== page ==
blitzed through the Bon­aven­ture Ho­tel and World Trade Cen­ter, couldn’t re­sist the stair­case in front of the Walt Dis­ney Con­cert Hall or leav­ing some skid-marks (with our rear tyres) on ‘Skid Row’. A nasty crash re­minded me that I wasn’t 20 years old any­more and that I wasn’t on my tri­als bike, luck­ily I could limp away with just pain and some bruises.

L.A. is also a culi­nary ex­pe­ri­ence, with food, restau­rants and mar­kets from all over the world. Los An­ge­les as a city has an enor­mous eco­nomic im­pact on the en­tire world, the econ­omy in this city is big­ger than Saudi Ara­bia, Switzer­land and Swe­den.

Day Three started at the Grif­fith Ob­ser­va­tory with breath­tak­ing views across the city. Once again we were on e-MTBs, our goal was to fin­ish this stage

at the Santa Mon­ica Pier. We passed the world fa­mous ‘Hol­ly­wood’ Sign, as­saulted the stair­cases of the in­fa­mous Hol­ly­wood Bowl, slalomed around the 2500 Hol­ly­wood Stars on Hol­ly­wood Boule­vard, rode up to Mul­hol­land and sam­pled some dirt trails at Franklin Canyon Park be­fore pop­ping out amongst the man­sions of the rich and fa­mous in Bev­erly Hills. Even­tu­ally we ped­alled all the way to the Bay­watch (or shall I say Pa­cific Blue) beaches of Santa Mon­ica. No bet­ter day than a week­end to wit­ness the crazi­ness along the fa­mous beach prom­e­nade of Venice Beach and the Santa Mon­ica Pier with all its artists, mu­si­cians, trav­ellers, ath­letes, dancers and freaks of na­ture.

Back on our nor­mal bikes we hit Timmy’s home­trails in the Santa Mon­ica Moun­tains on Day Four. We rode a long sec­tion of the Back­bone Trails

that tra­verse these moun­tains high above Mal­ibu. From Yerba Buena we ped­alled all the way past Pep­per­dine Uni­ver­sity on pris­tine sin­gle­track through re­mote back­coun­try, canyons, val­leys and along panoramic ridge lines high above the ocean. It was ex­tremely windy and the fire dan­ger was very high, es­pe­cially af­ter there had been sev­eral big fires in the area in re­cent weeks. We were lucky we were even al­lowed on those trails dur­ing that dan­ger­ous time.

Missy was rid­ing one of my old Sen­sor bikes and I was on a GT Force, while Timmy rode his all moun­tain bike. We had some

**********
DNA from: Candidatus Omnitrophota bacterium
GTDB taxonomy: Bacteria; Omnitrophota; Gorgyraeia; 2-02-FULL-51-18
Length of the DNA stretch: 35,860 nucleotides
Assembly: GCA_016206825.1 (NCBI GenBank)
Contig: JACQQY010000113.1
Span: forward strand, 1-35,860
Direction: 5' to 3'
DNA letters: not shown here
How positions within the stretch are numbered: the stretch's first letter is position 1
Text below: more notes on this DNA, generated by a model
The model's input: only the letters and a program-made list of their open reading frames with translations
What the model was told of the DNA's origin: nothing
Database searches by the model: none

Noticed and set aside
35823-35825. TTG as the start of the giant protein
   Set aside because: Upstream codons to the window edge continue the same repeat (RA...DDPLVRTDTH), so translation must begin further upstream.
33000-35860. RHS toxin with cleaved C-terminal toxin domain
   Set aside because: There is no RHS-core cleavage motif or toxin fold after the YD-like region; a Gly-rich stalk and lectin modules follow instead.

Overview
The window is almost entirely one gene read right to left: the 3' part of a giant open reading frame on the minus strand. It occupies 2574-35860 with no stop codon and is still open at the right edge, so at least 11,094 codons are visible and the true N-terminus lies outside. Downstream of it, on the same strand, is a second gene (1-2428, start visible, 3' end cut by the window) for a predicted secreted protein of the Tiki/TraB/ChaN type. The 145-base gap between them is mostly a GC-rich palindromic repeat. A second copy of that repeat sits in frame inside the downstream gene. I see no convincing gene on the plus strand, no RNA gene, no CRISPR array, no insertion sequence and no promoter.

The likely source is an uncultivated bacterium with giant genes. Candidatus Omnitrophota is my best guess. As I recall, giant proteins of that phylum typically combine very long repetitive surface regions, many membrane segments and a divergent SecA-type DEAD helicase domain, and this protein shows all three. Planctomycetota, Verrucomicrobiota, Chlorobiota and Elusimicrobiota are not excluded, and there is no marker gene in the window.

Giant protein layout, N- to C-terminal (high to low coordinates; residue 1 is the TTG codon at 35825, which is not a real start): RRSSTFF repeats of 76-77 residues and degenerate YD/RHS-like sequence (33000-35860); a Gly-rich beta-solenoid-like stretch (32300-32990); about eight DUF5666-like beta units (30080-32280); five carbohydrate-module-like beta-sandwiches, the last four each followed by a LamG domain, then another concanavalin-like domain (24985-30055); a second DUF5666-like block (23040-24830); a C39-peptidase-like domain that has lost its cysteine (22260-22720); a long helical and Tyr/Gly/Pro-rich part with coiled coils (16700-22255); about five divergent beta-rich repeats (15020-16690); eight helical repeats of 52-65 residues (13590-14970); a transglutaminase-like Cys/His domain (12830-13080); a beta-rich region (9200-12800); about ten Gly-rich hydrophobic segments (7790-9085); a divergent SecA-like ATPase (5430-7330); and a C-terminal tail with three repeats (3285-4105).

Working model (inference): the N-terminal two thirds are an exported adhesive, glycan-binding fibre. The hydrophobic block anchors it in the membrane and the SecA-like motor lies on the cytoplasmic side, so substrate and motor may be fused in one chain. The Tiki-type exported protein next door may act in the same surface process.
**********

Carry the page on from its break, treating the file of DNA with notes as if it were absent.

good laughs, it was a long day and a proper day on moun­tain bikes, this tour can be highly rec­om­mended. The last trail was a des­cent along a knife-edge ridge with the dark blue ocean get­ting closer with ev­ery turn.

We had an early morn­ing start from the ma­rina where we met a friend with ben­e­fits, who owns a beau­ti­ful yacht, which we took across the wa­ters to Catalina Is­land. Catalina Is­land is 22-miles long, 95% of it is a na­ture con­ser­vancy and it’s al­most as pris­tine as a 100 years ago. It of­fers an abun­dance of wildlife in­clud­ing foxes and bi­son, which were set out in the 1960s when many Wild Western movies were shot on Catalina. There are two small towns on the is­land and hardly any cars. Af­ter a beau­ti­ful 1.5-hour boat trip on our lux­ury yacht we an­chored at the small set­tle­ment of Two Har­bors, along the way we got to see whales and hun­dreds of dol­phins. Since Catalina is a na­ture pre­serve, it is only al­lowed to ride on fire-roads and one needs to buy a bik­ing per­mit. There are some big hills across the is­land and un­for­tu­nately no le­gal ac­cess to trails there­fore we brought our e-MTBS. We came across some beau­ti­ful bays on the back­side of the is­land with clear blue wa­ter. We passed some ranches and a few other bik­ers, who were first not happy to get passed by e-MTBs, un­til they test rode my bike which changed their con­cept and at­ti­tude in­stantly.

Be­fore we em­barked on our fi­nal des­cent into Avalon on the other end of the is­land we opted to add on an ex­tra loop high above the town on the Di­vide Road. Catalina was once owned by the Wrigley (chew­ing gum) fam­ily, who do­nated most of it to the Catalina Is­land Con­ser­vancy to pro­tect these beau­ti­ful lands for the fu­ture. Avalon is a pop­u­lar tourist desti­na­tion, it feels like a dif­fer­ent world al­though it’s only 25 miles off the coast of one of the big­gest cities in the world. As mat­ter of fact on a clear day I can see the is­land from my bed­room at home. It was the per­fect way to dis­cover this metropo­lis and ex­pe­ri­ence many ‘off the beaten track’ ar­eas, trails and hoods of Los An­ge­les and sur­rounds.